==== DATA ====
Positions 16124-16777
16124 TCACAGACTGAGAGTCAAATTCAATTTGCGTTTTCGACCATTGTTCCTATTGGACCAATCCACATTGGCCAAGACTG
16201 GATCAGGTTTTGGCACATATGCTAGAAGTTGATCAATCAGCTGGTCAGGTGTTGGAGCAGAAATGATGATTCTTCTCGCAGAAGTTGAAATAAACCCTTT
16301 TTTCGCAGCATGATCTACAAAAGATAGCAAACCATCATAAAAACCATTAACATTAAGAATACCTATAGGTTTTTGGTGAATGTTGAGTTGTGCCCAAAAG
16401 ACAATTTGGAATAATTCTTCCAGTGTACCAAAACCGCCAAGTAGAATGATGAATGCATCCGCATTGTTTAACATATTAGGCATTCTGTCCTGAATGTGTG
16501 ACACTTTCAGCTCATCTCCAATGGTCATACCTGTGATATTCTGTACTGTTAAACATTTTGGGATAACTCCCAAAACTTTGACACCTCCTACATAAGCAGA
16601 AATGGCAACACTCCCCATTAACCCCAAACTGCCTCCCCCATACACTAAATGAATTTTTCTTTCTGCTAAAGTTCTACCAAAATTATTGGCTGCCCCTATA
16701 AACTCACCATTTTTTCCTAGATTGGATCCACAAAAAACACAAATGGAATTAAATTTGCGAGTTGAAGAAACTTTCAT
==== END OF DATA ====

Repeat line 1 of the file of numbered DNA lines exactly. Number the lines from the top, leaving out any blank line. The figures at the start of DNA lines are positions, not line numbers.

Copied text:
Positions 16124-16777